Blockchain means that we may no longer have to use the layers of bureaucracy in order to reduce uncertainty. Warburg sees the potential of blockchain as an extension of Nobel Prize winning economist Douglass North’s ‘New Institutional Economics’. Institutions, in this context, are just the rules (and organisations, whether informal or formal) that implement them e.g. the law or just bribery. “As Douglass North saw it, institutions are a tool to lower uncertainty so that we can connect and exchange all kinds of value in society. And I believe we are now entering a further and radical evolution of how we interact and trade, because for the first time, we can lower uncertainty not just with political and economic institutions, like our banks, our corporations, our governments, but we can do it with technology alone.”
The structure of organizations is changing. Instead of thousands of employees and large physical plants, modern start-ups are small organizations focused on information technologies. ... It no longer takes a huge corporation to have a huge impact. Technology is disrupting traditional industrial processes, and they’re never going back. This disruption is filled with opportunity for forward-thinking entrepreneurs. The secret to positively impacting the lives of millions of people is understanding and internalizing the growth cycle of digital technologies. This growth cycle takes place in six key steps, which Peter Diamandis calls the Six Ds of Exponentials: digitization, deception, disruption, demonetization, dematerialization, and democratization.
Fog computing is a distributed computing approach where application services may be controlled at the network edge in a smart device and some application services are controlled in a remote data center or cloud environment. Fog computing allows a considerable amount of processing to occur at the edge of the network in a smart router or other gateway device. See also Mobile Edge Computing . The ability to process and analyze data at the edge becomes even more important as it reduces latency, provides for real-time analytics and quick decision-making, and works best where we have a high volume of sensor or connected devices. Specific industries where this makes the most sense are those in industrial verticals, smart cities, intelligent buildings, oil and gas or energy, and others.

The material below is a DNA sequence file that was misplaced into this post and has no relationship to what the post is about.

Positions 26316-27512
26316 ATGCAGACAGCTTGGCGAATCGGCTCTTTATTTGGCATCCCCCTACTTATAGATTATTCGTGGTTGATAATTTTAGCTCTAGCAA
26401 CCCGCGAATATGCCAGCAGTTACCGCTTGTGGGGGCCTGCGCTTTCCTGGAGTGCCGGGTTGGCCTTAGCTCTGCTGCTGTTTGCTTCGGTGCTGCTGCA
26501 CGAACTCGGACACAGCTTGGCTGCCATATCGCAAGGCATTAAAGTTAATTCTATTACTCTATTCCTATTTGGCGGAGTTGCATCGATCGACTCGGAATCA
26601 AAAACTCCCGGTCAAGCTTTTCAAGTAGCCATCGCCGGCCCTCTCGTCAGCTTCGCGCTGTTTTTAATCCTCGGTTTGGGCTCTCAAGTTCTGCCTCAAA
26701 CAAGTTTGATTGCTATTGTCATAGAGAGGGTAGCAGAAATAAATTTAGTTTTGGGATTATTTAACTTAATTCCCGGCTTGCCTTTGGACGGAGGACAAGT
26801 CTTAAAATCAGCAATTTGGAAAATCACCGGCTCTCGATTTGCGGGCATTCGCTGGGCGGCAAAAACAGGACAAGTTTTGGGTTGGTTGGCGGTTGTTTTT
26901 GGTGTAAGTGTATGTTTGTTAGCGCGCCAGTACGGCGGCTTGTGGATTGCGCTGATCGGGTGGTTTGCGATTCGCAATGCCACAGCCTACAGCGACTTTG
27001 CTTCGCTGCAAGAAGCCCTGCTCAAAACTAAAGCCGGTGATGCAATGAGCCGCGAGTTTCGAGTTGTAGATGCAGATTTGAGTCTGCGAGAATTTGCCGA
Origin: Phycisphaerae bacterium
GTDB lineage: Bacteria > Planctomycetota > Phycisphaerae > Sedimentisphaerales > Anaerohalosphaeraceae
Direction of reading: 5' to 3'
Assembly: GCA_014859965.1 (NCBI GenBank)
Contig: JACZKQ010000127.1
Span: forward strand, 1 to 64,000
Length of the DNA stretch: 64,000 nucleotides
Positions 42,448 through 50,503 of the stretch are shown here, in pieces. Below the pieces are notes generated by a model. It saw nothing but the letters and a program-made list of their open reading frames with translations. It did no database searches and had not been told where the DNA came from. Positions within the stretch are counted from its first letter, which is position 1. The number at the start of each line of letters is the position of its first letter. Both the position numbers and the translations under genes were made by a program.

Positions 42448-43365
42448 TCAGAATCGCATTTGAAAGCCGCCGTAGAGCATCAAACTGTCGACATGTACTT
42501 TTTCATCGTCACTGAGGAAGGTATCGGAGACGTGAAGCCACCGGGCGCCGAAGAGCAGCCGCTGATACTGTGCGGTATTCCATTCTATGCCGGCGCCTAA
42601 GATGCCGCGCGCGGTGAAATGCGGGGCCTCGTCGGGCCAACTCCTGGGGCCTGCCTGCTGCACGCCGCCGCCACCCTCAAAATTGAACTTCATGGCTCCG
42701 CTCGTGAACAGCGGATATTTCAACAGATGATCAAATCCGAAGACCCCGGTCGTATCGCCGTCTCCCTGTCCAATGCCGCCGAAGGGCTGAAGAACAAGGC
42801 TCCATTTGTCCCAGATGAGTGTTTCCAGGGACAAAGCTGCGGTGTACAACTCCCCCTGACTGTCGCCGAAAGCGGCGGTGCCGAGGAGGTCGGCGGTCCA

Continuous delivery requires all teams to communicate through the codebase by doing continuous integration to the trunk. Teams keep the software always production-ready; if that’s not the case you have to stop and make it so. While deployment is continuous, release is incremental by toggle or switch whenever a useful increment or capability is ready. Continuous delivery provides essential end-to-end feedback, argued Poppendieck. Research indicates that product managers are wrong half the time, and that two third of the features and functions in a specification are unnecessary. This is a consequence of trying to decide what to build in detail before trying experiments to see if a feature really addresses the problem at hand.
The figures are shocking- a recent study from the Ponemon Institute found 70 percent of respondents believe that the failure to secure company data on mobile devices results in data breaches. The study also found 67 percent believe it’s certain or likely that data breaches are caused due to employees using mobile devices to access sensitive and confidential company information. Only 33 percent of respondents believe their organization is vigilantly protecting sensitive or confidential data from unauthorized employee access. In addition to lax monitoring of employee usage, there are other ways employees can invite hackers and breaches into company systems. Accessing or using unsecured Wi-Fi in public places, such as airports or hotels, can allow hackers to view everything employees work on and download.
Quote for the day:
"All progress takes place outside the comfort zone." -- Michael John Bobak